Above all, the Maruti Udyog Limited manufactures hand-driven/leg-driven cars according to the particular disability of a person. Now, India manufactures Braille shorthand machines for the betterment of the visually handicapped stenographers. These machines are manufactured at the Artificial Limbs Manufacturing Corporation (ALIMCO), Kanpur and designed and developed by the National Institute for the Visually Handicapped (NIVH), Dehradun in Uttarakhand. To help all-round development of the handicapped, the Government has instituted three National Awards for technical invention that would help the handicapped stand on their own feet. The Ministry of Social Justice & Empowerment, introduced a new insurance scheme for the mentally retarded (MR) people, called “Nirmaya”, which is a free insurance scheme.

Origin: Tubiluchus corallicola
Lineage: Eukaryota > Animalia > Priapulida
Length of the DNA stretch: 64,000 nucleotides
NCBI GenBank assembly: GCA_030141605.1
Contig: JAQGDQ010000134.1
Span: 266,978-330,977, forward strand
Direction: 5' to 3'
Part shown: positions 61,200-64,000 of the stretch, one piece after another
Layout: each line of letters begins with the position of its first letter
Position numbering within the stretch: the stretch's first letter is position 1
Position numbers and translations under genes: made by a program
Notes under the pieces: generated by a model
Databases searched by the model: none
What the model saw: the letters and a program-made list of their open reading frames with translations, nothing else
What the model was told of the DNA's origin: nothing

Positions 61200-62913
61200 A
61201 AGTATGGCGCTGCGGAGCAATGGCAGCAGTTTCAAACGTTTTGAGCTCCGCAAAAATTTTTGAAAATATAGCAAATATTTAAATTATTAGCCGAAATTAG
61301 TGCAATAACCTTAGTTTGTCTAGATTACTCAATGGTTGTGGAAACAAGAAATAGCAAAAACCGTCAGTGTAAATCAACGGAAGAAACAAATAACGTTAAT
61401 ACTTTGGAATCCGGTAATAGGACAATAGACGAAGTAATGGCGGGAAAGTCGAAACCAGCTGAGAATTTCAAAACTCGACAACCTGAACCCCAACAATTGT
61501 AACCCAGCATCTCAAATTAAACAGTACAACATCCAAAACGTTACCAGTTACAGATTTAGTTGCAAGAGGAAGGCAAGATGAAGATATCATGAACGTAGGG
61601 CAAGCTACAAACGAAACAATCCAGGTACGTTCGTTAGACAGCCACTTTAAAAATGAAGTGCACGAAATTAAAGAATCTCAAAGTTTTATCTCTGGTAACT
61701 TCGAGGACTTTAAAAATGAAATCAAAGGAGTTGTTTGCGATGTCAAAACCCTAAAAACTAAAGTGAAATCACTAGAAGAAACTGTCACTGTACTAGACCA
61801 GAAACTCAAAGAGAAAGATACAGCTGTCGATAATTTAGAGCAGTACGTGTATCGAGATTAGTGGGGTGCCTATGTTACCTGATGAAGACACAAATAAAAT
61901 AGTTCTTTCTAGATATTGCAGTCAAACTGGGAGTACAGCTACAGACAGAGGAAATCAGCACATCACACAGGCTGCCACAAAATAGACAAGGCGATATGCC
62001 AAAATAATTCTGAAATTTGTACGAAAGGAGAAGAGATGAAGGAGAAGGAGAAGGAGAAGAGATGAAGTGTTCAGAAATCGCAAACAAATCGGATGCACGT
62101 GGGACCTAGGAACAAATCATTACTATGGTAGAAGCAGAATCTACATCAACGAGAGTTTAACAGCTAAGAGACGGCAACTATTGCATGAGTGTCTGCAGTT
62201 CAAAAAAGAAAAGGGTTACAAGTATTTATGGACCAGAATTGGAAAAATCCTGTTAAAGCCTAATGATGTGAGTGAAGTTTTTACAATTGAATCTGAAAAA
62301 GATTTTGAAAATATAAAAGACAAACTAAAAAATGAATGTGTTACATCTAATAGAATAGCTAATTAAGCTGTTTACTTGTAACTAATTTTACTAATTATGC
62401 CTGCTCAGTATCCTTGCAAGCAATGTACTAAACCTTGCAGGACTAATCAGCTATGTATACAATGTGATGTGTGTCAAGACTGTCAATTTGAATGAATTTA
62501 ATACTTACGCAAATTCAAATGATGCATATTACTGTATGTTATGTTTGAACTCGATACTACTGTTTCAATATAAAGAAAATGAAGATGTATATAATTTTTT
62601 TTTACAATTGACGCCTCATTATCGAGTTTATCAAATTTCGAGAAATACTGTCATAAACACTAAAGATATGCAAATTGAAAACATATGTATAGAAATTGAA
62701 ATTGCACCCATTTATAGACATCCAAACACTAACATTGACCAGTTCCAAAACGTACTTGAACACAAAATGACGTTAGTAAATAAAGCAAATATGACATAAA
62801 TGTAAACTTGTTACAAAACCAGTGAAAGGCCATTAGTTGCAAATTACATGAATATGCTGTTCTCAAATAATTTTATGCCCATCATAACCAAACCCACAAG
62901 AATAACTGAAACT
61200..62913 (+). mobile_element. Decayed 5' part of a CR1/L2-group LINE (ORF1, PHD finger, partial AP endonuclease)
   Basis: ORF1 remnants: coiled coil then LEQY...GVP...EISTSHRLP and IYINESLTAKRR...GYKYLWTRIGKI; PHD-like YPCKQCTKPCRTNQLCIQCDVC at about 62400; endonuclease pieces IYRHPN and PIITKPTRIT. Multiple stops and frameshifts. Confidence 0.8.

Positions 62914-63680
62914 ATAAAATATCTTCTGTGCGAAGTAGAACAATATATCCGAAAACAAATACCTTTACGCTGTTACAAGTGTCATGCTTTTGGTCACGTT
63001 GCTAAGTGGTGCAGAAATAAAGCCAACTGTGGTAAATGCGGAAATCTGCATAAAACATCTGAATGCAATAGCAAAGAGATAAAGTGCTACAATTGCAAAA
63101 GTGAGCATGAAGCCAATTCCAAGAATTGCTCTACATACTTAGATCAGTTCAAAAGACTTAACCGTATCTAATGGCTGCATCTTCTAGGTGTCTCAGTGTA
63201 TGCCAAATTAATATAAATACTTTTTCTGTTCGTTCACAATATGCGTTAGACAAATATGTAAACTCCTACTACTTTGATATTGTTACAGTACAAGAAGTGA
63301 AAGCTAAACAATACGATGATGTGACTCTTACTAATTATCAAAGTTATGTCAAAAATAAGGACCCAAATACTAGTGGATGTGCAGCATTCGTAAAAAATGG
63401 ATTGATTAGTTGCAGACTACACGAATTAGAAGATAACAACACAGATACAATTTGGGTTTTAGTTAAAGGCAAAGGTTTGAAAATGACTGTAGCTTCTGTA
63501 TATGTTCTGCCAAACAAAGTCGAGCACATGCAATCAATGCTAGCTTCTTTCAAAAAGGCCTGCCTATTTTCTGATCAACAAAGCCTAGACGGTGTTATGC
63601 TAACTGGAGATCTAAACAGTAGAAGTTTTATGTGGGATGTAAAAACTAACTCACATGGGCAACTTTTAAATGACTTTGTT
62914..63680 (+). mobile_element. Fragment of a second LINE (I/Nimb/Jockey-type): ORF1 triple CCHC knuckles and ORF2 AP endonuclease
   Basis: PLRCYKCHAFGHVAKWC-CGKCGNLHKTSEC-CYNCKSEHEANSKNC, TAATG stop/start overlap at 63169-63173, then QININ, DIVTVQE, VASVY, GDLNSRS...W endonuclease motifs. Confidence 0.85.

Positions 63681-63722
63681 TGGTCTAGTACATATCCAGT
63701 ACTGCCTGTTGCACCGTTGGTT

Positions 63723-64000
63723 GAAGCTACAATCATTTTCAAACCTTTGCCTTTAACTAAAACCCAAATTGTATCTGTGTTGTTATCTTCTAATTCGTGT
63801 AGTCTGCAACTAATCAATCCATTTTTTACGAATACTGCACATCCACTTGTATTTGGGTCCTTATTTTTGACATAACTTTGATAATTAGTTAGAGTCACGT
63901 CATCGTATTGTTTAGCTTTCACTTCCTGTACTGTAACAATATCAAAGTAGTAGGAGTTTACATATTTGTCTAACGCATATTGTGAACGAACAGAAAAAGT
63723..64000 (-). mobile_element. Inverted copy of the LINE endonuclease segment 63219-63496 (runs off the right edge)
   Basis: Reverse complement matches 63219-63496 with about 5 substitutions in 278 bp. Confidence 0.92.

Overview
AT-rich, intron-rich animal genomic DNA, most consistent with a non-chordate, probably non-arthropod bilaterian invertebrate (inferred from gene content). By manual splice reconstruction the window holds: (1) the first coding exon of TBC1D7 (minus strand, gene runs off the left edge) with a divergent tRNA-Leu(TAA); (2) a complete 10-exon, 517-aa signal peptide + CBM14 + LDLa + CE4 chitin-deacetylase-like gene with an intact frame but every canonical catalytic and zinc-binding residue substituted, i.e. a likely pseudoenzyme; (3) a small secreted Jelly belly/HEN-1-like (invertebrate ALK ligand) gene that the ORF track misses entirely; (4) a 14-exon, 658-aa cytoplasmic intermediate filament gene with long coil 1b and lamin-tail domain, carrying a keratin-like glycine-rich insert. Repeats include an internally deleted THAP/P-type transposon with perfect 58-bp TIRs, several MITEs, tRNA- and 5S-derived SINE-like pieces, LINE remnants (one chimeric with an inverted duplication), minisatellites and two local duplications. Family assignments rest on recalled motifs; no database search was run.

The National Institute for Visually Handicapped (NIVH), Dehradun has also developed a “Braille” mobile phone for the all-round betterment of the visually handicapped of India.
* The writer is Freelance Journalist, Pudukkotai, Tamil Nadu
Courtesy PIB